"We simply attempt to be fearful when others are greedy and to be greedy only when others are fearful." -- Warren Buffett

Of all the Oracle of Omaha's orations, this one holds a special place in Foolish investors' hearts. When looking to bag a bargain, a panicked sell-off by jittery investors offers you a great chance to snap up stocks on the cheap.

In the short term, professional traders' pessimism can become a self-fulfilling prophecy. Desperate institutions lower their asking prices to get rid of a stock, prompting buyers' bid prices to fall in tandem, creating the very price decline that both sides feared in the first place -- until the selling stops.

Until it does, savvy investors can "get greedy," snapping up bargains from these fearful sellers. (Assuming they really are bargains.) In today's column, we'll see which stocks Wall Street's motivated sellers are most frantic to unload. Once we've compiled this shopping list of potential picks, we'll check them against the collective intelligence of Motley Fool CAPS.

Today's contenders include:

Stock

Recent Price

CAPS Rating
(out of 5 stars)

MercadoLibre (NASDAQ:MELI)

$22.74

****

Zumiez (NASDAQ:ZUMZ)

$9.25

****

Calgon Carbon Corp (NYSE:CCC)

$11.90

****

Pulte Homes (NYSE:PHM)

$8.67

*

DR Horton  (NYSE:DHI)

$9.25

*

Companies are selected from the "Institutional Ownership Down Last Month" list published on MSN Money on the Saturday following close of trading last week. Recent price provided by Yahoo! Finance. CAPS ratings from Motley Fool CAPS.

Up on Wall Street, the investment bankers are dropping these stocks like the proverbial hot potato. And when it comes to the housing stocks -- Pulte and D.R. Horton -- Fools aren't too eager to be burned, either.

Still, three of the stocks on today's list get high marks. The Fool's even recommended two of them: Zumiez has long been endorsed by Motley Fool Hidden Gems, while MercadoLibre got the nod from Motley Fool Rule Breakers back in March. I've been meaning to give that latter pick a closer look myself, in fact. So without further ado...

The bull case for MercadoLibre
Who is MercadoLibre? CAPS All-Star kkconway calls it "the Latin version of eBay (NASDAQ:EBAY) or Amazon.com (NASDAQ:AMZN), except early entry and still cheap -- in the value sense. Wait a year or two, & it could easily be a multi-bagger."

Sound good? It gets better. dvena does a little more name-dropping in MercadoLibre's defense: 

[MercadoLibre] is the Craig's List, eBay, Amazon and PayPal of Latin America all rolled up in one. They are the number one or number two provider in most of the countries they serve. Latin America's Internet usage is growing, but has a long way to go to catch up with the percentage of Internet users in the US.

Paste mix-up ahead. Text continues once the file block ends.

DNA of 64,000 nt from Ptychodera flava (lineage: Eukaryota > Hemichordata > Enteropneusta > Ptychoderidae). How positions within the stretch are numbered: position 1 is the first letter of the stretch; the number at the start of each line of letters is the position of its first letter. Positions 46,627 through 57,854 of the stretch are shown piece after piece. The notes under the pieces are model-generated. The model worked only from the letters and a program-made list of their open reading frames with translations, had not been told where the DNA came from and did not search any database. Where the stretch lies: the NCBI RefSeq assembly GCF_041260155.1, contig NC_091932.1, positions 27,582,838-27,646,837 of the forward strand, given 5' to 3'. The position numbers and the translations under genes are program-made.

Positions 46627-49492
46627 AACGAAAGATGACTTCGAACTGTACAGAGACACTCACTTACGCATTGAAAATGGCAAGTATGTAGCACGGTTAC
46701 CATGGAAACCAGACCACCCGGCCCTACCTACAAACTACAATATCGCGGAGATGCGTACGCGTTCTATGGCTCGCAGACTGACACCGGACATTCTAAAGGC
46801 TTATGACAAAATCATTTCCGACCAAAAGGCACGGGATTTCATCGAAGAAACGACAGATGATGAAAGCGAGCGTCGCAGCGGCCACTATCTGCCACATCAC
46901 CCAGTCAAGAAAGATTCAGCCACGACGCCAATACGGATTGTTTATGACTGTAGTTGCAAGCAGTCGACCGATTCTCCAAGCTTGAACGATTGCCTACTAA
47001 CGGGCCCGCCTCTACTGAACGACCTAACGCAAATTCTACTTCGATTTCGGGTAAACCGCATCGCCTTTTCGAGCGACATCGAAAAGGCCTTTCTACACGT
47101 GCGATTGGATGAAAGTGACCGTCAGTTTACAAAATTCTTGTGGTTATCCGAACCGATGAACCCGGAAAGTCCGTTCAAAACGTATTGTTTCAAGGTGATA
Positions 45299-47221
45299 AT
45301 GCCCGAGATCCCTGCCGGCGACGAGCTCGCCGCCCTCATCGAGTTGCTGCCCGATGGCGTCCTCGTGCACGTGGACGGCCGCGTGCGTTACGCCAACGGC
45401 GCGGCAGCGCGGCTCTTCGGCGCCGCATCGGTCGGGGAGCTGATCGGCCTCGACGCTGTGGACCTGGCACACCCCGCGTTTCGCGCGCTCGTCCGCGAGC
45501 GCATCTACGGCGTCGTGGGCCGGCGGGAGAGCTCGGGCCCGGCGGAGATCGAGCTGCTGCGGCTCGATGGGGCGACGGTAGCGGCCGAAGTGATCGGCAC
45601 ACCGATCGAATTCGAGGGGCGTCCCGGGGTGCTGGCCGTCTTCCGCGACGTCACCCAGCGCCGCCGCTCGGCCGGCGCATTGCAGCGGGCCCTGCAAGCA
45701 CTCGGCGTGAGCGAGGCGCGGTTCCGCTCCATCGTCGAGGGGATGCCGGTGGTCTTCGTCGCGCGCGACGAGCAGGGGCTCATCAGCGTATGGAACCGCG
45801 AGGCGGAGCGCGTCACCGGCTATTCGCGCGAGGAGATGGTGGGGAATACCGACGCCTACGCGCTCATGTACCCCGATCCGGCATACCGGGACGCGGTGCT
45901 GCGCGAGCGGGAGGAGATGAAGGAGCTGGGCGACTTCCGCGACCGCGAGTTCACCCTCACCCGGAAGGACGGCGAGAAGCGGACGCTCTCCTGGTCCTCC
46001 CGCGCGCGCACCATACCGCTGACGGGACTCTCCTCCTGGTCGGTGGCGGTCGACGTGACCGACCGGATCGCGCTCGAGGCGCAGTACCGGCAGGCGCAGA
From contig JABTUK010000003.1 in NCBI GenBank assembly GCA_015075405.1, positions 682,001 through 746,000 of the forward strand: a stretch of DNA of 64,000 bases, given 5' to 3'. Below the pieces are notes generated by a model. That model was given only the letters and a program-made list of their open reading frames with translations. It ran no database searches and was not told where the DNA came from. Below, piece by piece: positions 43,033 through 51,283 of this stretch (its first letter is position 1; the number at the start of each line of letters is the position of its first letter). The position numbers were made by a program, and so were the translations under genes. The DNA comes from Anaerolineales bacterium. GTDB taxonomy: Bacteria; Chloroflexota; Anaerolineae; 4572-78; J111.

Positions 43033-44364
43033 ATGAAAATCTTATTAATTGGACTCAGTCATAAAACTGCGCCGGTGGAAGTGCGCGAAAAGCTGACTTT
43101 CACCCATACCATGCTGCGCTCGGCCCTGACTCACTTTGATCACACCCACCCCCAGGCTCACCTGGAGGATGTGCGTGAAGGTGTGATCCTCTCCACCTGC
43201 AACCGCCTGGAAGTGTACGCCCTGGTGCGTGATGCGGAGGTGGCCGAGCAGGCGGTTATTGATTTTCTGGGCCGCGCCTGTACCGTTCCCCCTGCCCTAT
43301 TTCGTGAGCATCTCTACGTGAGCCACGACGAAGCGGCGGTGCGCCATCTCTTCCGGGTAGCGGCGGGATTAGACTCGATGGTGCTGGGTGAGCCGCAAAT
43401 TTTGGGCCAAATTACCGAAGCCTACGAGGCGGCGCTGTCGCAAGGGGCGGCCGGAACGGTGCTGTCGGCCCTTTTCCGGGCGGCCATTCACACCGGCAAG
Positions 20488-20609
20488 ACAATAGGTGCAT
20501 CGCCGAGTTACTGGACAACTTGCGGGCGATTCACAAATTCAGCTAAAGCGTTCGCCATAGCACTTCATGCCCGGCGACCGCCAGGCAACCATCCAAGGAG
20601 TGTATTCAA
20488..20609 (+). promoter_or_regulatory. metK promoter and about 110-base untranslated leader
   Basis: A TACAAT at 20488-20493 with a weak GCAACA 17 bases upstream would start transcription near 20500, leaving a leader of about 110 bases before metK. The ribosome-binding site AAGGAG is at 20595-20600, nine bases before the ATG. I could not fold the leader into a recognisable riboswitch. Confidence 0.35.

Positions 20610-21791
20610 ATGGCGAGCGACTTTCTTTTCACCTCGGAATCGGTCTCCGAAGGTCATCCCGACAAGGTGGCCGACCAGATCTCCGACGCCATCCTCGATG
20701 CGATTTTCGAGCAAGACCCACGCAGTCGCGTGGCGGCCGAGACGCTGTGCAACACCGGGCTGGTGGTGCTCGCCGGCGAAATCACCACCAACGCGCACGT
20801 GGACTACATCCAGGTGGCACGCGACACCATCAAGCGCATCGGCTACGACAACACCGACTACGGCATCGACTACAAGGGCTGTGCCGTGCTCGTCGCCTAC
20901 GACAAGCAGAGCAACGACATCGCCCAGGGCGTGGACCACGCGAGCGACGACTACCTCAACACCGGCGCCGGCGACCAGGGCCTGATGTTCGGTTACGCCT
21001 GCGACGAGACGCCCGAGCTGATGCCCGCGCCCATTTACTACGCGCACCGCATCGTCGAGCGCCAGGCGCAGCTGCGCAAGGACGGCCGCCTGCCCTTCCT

I think dvena means that as a compliment, by the way. There's a lot of growth in MercadoLibre's future, as South America gets busy with its catching-up. However, as KayakerRW explained last year, such growth: 

... won't be steady, and there may be some drops along the way, but over time, it should go up. With an increasing middle class in Latin America, Internet sales should take off. Plus there are several Central and South American countries being touted as good places to retire, so Internet-savvy Baby Boomers may end up using it's services as well when they retire down there.

Granted, at today's price, MercadoLibre looks anything but cheap -- at first. Dig a little deeper, and you'll see that the "E" in its P/E is a GAAP number that grossly understates the true free cash flow of MercadoLibre's asset-light business model.

Free cash for the past 12 months came to $46.7 million, or more than twice the "net income" that GAAP standards allow MercadoLibre to report. Thus, when I look at MercadoLibre, I see less a "46 P/E stock" and more a company selling for 21 times free cash flow. If analysts are anywhere near right about the firm's 35% annualized five-year earnings growth, this stock is an absolute steal of a deal.

Foolish takeaway
Of course, the aim of this column isn't just to tell you what I think about MercadoLibre -- or even what other CAPS players are saying. We really want to hear your thoughts. Click on over to Motley Fool CAPS and tell us what you think.

Motley Fool CAPS : It's fun, it's free, and it just might make you famous.

MercadoLibre is a Motley Fool Rule Breakers selection. Amazon.com and eBay are Stock Advisor recommendations. eBay is an Inside Value recommendation. Zumiez is a Motley Fool Hidden Gems pick.

Fool contributor Rich Smith does not own shares of any company named above. You can find him on CAPS, publicly pontificating under the handle TMFDitty, where he's currently ranked No. 768 out of more than 135,000 members. The Fool has a disclosure policy.